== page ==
Celia is the only character we learn a lot about throughout this novel. While it's totally understandable that after being raised by superheroes she would rebel as a teenager and become an accountant as an adult, I never really connected to Celia. A part of the problem is that she talked about how she didn't get along with her parents throughout the entire novel, but did not give that many examples. Also, we never learn a lot about her parents outside of their jobs and the few flashbacks in which we see them all not getting along. Dr. Mentis is the only member of the Olympiad we get to learn a bit about, and that came across very rushed and last minute after certain scenes unfold. There were a number of other super humans that are mentioned once or twice with barely any detail. It was also a bit confusing at time when Celia bounced back and forth between the super human's real names and code names.

Cover: 2 Stars
This cover confused me. My first thought upon seeing it was, "Where is the cover model's face?" It isn't until you open the cover to read the inside of the jacket that you see her face, which leads me to wonder if the paperback version is going to be edited slightly or just leave her face-less. Once I started reading, the cover confused me even more because I couldn't figure out who the cover model was supposed to depict. My first thought was Celia, considering she has short red hair and she's the main character. But the red spandex suit makes me think the cover model is depicting Spark, a member of the Olympiad, which doesn't make a lot of sense because without including the other three members of the Olympiad. Although I do enjoy the juxtoposition of the title and other text in regards to the cover model's distinctly superhero pose. I just wish the cityscape across the bottom could have been more pronounced. I couldn't even tell it was there when looking at a thumbnail. Basically, from afar this cover does a good job of relaying the superhero vibe to a shopper that is browsing, but on closer inspection it is a bit generic and does not depict the novel that well.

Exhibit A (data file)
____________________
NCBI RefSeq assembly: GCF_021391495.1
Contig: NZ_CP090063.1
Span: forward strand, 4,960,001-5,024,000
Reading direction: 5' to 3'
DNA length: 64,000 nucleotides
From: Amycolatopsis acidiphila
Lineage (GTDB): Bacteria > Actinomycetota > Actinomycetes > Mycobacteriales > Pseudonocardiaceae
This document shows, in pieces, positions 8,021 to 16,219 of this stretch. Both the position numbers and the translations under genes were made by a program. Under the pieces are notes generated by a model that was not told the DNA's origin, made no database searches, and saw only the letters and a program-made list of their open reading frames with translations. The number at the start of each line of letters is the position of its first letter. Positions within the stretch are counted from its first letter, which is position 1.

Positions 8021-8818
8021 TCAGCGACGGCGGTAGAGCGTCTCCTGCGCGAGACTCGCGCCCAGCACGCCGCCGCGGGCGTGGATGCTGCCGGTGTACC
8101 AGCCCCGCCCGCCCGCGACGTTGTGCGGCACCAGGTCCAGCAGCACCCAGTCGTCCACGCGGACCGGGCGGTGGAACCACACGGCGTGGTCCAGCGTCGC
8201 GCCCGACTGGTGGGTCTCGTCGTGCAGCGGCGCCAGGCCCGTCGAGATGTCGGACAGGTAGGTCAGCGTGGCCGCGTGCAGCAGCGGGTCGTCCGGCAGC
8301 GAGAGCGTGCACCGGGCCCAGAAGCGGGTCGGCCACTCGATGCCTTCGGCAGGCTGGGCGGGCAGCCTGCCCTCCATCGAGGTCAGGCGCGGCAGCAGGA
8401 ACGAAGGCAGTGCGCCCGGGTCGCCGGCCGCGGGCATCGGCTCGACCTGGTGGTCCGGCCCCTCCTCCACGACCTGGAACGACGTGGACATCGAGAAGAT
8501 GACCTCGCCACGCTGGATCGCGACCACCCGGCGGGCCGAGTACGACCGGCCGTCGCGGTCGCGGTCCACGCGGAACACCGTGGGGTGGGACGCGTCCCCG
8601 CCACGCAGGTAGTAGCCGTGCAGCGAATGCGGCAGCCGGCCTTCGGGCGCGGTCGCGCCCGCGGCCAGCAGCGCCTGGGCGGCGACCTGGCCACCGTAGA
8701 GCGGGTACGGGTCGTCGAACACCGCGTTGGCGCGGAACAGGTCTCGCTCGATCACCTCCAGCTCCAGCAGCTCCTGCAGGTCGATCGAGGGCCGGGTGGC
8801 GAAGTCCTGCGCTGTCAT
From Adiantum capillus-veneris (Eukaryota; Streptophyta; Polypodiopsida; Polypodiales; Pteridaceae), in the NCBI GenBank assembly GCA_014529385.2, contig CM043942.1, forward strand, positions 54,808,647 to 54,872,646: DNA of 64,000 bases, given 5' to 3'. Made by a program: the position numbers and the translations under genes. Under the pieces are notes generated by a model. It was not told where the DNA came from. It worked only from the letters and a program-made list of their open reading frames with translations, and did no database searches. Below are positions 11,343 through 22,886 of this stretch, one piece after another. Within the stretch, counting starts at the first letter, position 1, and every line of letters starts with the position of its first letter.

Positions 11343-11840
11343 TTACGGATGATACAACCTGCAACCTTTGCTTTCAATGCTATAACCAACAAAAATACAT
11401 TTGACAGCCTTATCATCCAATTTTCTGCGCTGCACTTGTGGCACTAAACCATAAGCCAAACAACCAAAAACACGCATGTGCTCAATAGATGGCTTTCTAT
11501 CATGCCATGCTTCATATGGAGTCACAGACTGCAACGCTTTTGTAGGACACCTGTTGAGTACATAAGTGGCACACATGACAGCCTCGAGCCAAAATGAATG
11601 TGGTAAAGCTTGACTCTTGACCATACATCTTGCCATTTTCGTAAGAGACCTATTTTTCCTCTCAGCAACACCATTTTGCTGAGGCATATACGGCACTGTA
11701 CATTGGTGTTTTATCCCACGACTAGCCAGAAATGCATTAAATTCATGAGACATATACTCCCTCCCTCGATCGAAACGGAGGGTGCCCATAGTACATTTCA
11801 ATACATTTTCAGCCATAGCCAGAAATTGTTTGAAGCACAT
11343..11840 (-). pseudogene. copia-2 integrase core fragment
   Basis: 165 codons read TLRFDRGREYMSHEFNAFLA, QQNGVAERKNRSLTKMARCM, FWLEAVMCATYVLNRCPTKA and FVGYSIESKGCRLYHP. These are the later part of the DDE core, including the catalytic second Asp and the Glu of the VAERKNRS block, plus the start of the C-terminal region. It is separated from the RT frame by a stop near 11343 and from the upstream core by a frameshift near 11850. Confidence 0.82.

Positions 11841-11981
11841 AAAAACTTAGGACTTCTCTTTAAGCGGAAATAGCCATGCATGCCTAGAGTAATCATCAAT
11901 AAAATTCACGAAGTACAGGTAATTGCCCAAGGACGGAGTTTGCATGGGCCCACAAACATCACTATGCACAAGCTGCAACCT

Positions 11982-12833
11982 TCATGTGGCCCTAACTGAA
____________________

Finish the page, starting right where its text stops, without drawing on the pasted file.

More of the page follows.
Overall: 2.5 Stars

Disclosure: I borrowed this novel from the local library.

1 comment:

  1. Based on your review, I'm not sure this would be a good book for me to read. I love her Norville books, and I also enjoyed the Black and White novel (Kittredge/Kessler). But I do have a hard time with the mystery type of monologue that seems to crop in frequently when characters are trying to figure things out...when there is question after question, and many sentences of "figuring things" out. When employed too much, it's downright frustrating and boring for me as a reader. I might browse through it at the bookstore, just to see if I might want to attempt it now, but I feel forwarned. Love Vaughn's other books though. Yet you seem to like a lot of the books I like, and if you had a bit of a hard time finishing it, I would probably have a harder time with it. :)